Division I: CPA Claims Brought by State Not Subject to Statute of Limitations
The phrase et al. means "et alia." Et alia means “and others.” So basically, the case caption reads State v. LG Electronics and Others. Here, the others are a slew of other companies, largely of the electronic variety. So what happened to tick off the State? Well, buckle in, because you’re about to take a little ride on the train known as “issues of sovereign immunity, parens patriae, and statutes of limitations.”
It’s a really nerdy train.
Well, this has to do with the Consumer Protection Act. Under the Act, a claim can be brought either by the consumer or by the Attorney General on behalf of the State. Here, the cause of action related to price-fixing for Cathode Ray Tubes. The manufacturers want the 4 year statute of limitations to apply. However, the statute of limitations only applies to claims under RCW 19.86.090 (the general CPA claim statute that most attorneys know and hold dear), rather than claims under RCW 19.86.080 (the attorney general bringing in what we call parens party (the parent) of the state.
Now, while the federal analog to RCW 19.86.080 contains an explicit 4 year statute of limitations, the state version does not.
Conventional wisdom holds that when the legislature expresses one thing in a statute, "[ojmissions are deemed to be exclusions." Here, the legislature expressly made claims for damages under RCW 19.86.090 subject to the four-year limitation period; it did not mention claims brought pursuant to RCW 19.86.080. Moreover, despite its willingness to amend each of the foregoing provisions—including RCW 19.86.120—the legislature has not seen fit to include actions brought pursuant to RCW 19.86.080 within the ambit of RCW 19.86.120. While not necessarily dispositive of the issue, these facts are problematic for the Petitioners' theory, which relies on an assumption that the legislature unintentionally did not subject parens patriae claims to the CPA's limitation period.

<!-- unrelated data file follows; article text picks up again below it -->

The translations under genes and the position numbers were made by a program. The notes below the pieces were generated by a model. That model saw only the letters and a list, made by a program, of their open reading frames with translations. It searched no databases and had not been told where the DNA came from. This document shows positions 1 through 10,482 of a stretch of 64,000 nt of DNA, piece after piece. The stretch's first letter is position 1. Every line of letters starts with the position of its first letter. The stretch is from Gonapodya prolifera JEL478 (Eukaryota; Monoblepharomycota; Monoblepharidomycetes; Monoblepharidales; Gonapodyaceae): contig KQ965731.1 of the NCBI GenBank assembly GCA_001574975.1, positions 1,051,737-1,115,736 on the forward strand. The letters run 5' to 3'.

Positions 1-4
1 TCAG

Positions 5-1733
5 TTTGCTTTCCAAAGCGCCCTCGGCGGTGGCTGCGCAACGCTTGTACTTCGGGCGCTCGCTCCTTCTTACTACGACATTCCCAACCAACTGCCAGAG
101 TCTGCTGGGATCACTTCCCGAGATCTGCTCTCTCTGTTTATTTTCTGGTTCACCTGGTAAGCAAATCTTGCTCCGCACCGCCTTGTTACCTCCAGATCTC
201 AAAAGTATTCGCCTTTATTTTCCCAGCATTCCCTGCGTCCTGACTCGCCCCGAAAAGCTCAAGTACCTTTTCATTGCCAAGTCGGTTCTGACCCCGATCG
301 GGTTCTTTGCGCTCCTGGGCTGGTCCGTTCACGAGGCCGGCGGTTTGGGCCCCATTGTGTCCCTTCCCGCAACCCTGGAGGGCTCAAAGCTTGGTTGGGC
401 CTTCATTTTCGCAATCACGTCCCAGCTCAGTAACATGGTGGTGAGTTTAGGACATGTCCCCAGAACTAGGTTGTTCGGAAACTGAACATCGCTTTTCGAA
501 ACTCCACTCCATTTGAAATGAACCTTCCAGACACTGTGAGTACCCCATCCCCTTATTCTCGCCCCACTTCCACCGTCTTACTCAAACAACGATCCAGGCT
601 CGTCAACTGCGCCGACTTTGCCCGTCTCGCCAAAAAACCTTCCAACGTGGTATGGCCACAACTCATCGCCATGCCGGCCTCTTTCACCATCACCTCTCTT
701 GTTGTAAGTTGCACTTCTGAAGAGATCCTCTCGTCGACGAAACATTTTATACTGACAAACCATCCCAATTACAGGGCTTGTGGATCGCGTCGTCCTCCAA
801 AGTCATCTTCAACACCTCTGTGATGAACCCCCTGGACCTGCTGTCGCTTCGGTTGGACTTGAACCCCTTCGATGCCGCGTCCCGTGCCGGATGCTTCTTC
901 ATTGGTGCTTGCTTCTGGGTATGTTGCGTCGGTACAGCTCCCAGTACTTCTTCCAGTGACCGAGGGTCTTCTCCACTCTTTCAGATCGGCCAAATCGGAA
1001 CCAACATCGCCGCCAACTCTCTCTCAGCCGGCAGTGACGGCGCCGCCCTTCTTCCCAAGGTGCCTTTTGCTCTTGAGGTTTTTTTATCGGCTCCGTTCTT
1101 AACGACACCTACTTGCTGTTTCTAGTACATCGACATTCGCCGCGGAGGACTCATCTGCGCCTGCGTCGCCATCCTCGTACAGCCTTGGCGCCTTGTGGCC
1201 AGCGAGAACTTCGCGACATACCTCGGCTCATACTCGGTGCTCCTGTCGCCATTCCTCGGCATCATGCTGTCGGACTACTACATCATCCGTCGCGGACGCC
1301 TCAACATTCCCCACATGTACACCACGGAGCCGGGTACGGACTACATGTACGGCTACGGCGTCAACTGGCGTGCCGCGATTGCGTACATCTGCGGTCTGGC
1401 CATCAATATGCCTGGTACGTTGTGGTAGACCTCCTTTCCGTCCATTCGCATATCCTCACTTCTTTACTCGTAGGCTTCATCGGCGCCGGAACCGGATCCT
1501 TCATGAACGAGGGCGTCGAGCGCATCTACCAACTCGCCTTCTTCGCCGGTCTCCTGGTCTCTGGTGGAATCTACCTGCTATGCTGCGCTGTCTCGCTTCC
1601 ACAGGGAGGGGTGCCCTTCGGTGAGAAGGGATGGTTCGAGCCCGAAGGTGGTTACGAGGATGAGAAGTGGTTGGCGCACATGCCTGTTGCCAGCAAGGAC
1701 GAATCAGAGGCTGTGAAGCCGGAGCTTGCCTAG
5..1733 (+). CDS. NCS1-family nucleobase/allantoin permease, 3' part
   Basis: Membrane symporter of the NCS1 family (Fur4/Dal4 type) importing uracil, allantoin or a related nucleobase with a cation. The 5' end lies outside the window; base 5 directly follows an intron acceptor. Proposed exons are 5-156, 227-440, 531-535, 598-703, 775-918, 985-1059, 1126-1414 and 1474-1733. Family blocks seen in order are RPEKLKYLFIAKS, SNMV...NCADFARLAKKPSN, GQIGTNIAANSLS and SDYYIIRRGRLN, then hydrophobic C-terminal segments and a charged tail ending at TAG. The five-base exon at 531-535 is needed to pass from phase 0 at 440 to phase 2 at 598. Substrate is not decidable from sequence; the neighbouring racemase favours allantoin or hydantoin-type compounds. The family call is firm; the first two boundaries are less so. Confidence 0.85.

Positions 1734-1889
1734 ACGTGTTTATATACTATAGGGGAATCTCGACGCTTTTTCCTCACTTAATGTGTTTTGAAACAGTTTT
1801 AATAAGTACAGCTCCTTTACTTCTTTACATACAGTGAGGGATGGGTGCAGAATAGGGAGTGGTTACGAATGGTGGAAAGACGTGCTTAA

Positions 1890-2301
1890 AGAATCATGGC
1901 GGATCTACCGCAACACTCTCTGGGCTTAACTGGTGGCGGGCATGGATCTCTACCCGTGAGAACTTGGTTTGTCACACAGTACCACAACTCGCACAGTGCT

LG and the like still felt that it should be harmonized with federal law. This quote takes the cake and is a nice little expression that state and federal law need not mesh:
[I]t would seem that the Petitioners wish for us to harmonize facially distinct state and federal statutory provisions, which were authored and enacted by different legislative bodies, each of which is beholden to a different electorate. This approach is incompatible with both our legislature's directive in RCW 19.86.920, and the meaning that has subsequently been ascribed to it by Washington appellate courts.
In any event, even had the Petitioners cited to relevant federal precedent, we would still have reason rooted in the CPA to depart from it. There is a noteworthy difference between the manner in which the United States Congress and our legislature have chosen to regulate anticompetitive behavior. When our legislature authorized the Attorney General to bring parens patriae claims on behalf of both direct and indirect purchasers, it unmistakably departed from federal law. The effect of this departure was to ensure that when the Attorney General exercises his authority as parens patriae pursuant to the CPA, the resultant protections afforded to Washington residents will be more robust than those offered by federal law.
I’m sure if Division I had a microphone, they totally dropped it and walked out at that point.
The petitioners also claimed that the general statute of limitations statute did not exempt CPA claims by the attorney general under parens patriae from generalized statute of limitations limits. However, any action for the benefit of the state includes those done generally for the benefit of the state’s people. Parens patriae evolves directly from notions of sovereign immunity.
In this matter, the Attorney General brought an action as parens patriae on behalf of Washington residents. Therefore, in determining the effect, if any, of RCW 4.16.160 upon the Attorney General's claim, we must consider whether the character or nature of the action is such that it involves a duty and power inherent in the notion of sovereignty. The authorities examined herein reveal that the exercise of parens patriae authority is itself a defining feature of state sovereignty, with roots that extend far back beyond not only the inception of statehood but also the formation of the Union. Consequently, we conclude that the Attorney General's parens patriae action isindeed sovereign in nature35 and,hence, is brought for the benefit of the State.
Just because CPA was also delegated in part to the people doesn’t make the parens patriae action any less on behalf of the state. After all, private attorney generals can bring actions on behalf of the state in certain actions.
The lawyers at Issaquah Legal Services are well versed in Consumer Protection Act claims. Let our Issaquah Attorneys help you prevent others from being wronged.